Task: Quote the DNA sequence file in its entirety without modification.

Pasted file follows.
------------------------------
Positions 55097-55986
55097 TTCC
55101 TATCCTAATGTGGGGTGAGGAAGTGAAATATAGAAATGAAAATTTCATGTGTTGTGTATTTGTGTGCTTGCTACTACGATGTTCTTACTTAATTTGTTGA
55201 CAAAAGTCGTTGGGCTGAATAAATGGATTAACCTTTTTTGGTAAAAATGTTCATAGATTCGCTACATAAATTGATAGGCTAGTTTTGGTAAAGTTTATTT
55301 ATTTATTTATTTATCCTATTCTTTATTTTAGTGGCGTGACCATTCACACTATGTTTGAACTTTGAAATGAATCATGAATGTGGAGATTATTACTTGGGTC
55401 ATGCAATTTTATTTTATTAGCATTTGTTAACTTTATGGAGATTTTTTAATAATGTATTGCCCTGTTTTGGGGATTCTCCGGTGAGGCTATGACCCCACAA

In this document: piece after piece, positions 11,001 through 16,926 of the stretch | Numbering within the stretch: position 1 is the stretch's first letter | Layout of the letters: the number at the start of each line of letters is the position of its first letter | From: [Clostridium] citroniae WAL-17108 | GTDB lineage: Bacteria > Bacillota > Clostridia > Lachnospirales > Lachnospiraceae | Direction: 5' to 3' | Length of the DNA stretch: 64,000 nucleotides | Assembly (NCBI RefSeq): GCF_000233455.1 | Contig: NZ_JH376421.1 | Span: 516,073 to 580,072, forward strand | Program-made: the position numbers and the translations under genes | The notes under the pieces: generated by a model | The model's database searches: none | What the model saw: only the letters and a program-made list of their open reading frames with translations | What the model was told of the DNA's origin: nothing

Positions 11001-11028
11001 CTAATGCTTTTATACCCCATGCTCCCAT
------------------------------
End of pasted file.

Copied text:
Positions 55097-55986
55097 TTCC
55101 TATCCTAATGTGGGGTGAGGAAGTGAAATATAGAAATGAAAATTTCATGTGTTGTGTATTTGTGTGCTTGCTACTACGATGTTCTTACTTAATTTGTTGA
55201 CAAAAGTCGTTGGGCTGAATAAATGGATTAACCTTTTTTGGTAAAAATGTTCATAGATTCGCTACATAAATTGATAGGCTAGTTTTGGTAAAGTTTATTT
55301 ATTTATTTATTTATCCTATTCTTTATTTTAGTGGCGTGACCATTCACACTATGTTTGAACTTTGAAATGAATCATGAATGTGGAGATTATTACTTGGGTC
55401 ATGCAATTTTATTTTATTAGCATTTGTTAACTTTATGGAGATTTTTTAATAATGTATTGCCCTGTTTTGGGGATTCTCCGGTGAGGCTATGACCCCACAA

In this document: piece after piece, positions 11,001 through 16,926 of the stretch | Numbering within the stretch: position 1 is the stretch's first letter | Layout of the letters: the number at the start of each line of letters is the position of its first letter | From: [Clostridium] citroniae WAL-17108 | GTDB lineage: Bacteria > Bacillota > Clostridia > Lachnospirales > Lachnospiraceae | Direction: 5' to 3' | Length of the DNA stretch: 64,000 nucleotides | Assembly (NCBI RefSeq): GCF_000233455.1 | Contig: NZ_JH376421.1 | Span: 516,073 to 580,072, forward strand | Program-made: the position numbers and the translations under genes | The notes under the pieces: generated by a model | The model's database searches: none | What the model saw: only the letters and a program-made list of their open reading frames with translations | What the model was told of the DNA's origin: nothing

Positions 11001-11028
11001 CTAATGCTTTTATACCCCATGCTCCCAT